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Bayview residents petition Police Commission
for peace

By Brent Begin, Bay City News Service

August 24, 2006

SAN FRANCISCO (BCN) - Several residents of San Francisco's Bayview District attended last night's police commission meeting and expressed concern over what they called a recent surge in violent crime in the area.

One resident, who broke down in tears, told the story of how her 4-year-old son can discern the difference between the sound of gunshots and fireworks.

Another speaker held an enlarged picture of a stop sign on Innes Street with a bullet hole in the middle. The sign is only a few hundred feet from where a double homicide occurred in broad daylight less than two weeks ago.

All of the residents, men and women of differing racial and ethnic backgrounds, called on the commission and police to put an end to the murders and shootings, which they blamed on drugs and gang violence.

But according to Deputy Chief Morris Tabak, this year's homicide numbers do not reflect a trend of gang or drug violence; they are more the result of the failure of the criminal justice system as a whole.

Tabak cited several components beyond police work that "need to step up" such as probation monitoring, aggressive prosecution and the juvenile system.

"When you're not putting the heavy felons away in prison, then they're out in the population committing more crime," said Tabak, who also cited a nation-wide phenomenon of rage in contributing to the city's homicides.

Commission President Louise Renne also acknowledged the failings of the court and probation system. She provided a rare response to the public comment at the beginning of the meeting.

"Week after week we hear these stories," Renne said. "It troubles us immensely."

She went on to say that the solution to the violence would come from more than just putting more officers on the streets, and she hinted that a major change was in the works.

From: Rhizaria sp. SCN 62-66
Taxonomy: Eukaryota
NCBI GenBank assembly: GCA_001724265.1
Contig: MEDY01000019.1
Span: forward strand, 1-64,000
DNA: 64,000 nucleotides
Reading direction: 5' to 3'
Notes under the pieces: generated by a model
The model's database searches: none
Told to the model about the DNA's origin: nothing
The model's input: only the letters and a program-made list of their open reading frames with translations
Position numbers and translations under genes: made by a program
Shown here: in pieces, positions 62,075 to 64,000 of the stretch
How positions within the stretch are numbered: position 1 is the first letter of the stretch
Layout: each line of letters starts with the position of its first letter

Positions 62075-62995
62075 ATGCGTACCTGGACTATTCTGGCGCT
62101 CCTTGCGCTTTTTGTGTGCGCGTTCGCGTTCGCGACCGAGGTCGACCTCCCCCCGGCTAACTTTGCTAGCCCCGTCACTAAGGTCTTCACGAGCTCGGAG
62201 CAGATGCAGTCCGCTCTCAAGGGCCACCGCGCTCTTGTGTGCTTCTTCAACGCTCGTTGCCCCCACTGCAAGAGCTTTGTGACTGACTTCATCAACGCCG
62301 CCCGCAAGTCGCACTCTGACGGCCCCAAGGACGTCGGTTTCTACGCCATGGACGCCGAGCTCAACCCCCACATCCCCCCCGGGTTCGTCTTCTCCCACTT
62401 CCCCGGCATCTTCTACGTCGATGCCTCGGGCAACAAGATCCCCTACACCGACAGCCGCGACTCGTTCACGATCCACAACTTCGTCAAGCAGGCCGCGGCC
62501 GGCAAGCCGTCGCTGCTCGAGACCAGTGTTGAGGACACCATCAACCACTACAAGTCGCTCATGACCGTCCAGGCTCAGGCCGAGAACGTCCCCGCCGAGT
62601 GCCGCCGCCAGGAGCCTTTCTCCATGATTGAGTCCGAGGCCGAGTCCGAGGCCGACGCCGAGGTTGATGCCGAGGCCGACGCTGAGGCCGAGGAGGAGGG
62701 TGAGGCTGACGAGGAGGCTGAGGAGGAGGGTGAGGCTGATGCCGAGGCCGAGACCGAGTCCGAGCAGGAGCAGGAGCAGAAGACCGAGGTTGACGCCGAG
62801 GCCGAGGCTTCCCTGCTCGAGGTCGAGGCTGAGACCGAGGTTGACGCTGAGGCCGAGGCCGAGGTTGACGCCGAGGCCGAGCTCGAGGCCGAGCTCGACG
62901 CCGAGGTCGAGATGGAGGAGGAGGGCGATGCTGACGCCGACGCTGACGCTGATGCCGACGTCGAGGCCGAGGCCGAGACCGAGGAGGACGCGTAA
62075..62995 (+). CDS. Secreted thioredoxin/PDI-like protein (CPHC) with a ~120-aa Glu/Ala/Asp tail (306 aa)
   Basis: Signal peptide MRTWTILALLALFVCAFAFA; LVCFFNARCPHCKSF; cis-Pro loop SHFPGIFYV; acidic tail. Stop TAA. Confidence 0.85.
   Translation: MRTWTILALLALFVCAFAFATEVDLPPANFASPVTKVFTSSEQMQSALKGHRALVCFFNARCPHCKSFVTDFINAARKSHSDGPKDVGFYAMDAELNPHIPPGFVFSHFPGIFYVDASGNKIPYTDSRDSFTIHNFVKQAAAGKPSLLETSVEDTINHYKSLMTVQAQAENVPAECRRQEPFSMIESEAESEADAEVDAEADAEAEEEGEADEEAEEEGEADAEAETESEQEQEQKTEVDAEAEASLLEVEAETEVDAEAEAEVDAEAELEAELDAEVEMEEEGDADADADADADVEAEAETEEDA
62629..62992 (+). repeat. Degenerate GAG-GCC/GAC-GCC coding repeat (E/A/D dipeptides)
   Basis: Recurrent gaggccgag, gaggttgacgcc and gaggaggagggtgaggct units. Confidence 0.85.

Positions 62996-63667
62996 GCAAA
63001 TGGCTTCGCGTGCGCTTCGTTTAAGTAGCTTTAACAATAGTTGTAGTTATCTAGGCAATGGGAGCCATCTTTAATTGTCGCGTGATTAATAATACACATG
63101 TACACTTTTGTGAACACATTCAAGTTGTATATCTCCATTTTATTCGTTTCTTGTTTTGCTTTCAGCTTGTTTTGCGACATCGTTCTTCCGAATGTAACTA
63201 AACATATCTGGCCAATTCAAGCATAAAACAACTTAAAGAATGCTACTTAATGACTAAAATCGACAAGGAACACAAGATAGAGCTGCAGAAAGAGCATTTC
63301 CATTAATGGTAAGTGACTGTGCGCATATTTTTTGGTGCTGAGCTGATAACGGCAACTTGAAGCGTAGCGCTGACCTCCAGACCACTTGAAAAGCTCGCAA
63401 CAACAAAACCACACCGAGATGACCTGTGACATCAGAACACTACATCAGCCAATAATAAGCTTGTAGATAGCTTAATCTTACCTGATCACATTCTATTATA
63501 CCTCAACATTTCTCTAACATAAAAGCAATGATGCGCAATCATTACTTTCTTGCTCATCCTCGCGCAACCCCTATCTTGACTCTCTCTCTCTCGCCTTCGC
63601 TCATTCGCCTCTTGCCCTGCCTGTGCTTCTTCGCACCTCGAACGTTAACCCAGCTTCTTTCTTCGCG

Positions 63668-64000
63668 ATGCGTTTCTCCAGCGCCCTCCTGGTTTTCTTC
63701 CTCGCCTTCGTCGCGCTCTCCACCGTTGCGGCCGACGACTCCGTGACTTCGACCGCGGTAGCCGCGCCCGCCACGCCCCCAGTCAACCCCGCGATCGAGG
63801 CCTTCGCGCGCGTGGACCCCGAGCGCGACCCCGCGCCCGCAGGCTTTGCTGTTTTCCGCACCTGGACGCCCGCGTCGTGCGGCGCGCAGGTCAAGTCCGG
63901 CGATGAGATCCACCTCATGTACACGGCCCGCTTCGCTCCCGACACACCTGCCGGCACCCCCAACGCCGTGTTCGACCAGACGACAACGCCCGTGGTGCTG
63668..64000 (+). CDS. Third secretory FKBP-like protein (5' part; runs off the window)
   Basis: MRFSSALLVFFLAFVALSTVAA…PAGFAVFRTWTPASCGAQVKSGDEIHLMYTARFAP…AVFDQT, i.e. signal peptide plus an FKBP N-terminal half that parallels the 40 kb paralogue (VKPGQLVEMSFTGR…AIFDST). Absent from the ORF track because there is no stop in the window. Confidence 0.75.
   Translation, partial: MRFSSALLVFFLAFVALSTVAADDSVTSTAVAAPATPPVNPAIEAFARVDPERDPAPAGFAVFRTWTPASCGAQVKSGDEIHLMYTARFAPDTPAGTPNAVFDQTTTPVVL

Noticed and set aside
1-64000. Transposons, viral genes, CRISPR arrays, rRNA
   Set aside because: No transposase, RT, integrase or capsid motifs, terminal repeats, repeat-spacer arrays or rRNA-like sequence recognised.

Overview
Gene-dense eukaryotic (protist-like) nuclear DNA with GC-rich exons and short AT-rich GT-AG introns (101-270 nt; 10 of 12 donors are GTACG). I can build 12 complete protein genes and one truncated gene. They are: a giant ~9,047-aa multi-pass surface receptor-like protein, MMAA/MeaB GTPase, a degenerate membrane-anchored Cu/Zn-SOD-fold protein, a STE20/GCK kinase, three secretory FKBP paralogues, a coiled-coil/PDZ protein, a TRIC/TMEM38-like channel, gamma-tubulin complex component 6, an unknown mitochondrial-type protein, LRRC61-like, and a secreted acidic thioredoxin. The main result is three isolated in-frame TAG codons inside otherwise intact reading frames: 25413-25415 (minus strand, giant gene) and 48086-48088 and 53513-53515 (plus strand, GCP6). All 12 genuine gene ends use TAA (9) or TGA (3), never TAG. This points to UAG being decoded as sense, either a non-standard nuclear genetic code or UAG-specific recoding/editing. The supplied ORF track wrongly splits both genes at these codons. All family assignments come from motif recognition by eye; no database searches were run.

"You won't see it in a week or two, but, hopefully, things will change soon," she said.

Police Chief Heather Fong also responded to the emotional group of speakers.

"The level of violence is unacceptable," Fong said. "What the community feels is as if they are under siege. They are not the only ones who are very frustrated, and the message in our communities has to be that if you violate the law, there will be a consequence and action will be taken."

Also, in closed session, commissioners discussed withdrawing two disciplinary matters and allowing Fong to discipline the officers on an administrative level.

The first matter, regarding Officer Huitier Choi, was continued until next week. Choi is under investigation for allegedly letting a hit-and-run suspect who dropped a bag of crack cocaine walk away from a crime.

The commission voted to relegate the second matter, regarding Inspector Kevin Whitfield, to the chief's level. Whitfield was arrested in November 2003 for allegedly beating his nephew after he got in trouble at school.

According to commission secretary Sgt. Joe Reilly, the commission many times withdraws disciplinary actions because not enough evidence has been collected to prove a case.

Commissioner Joe Veronese was absent from the meeting.

Copyright © 2006 by Bay City News, Inc. -- Republication, Rebroadcast or any other Reuse without the express written consent of Bay City News, Inc. is prohibited.




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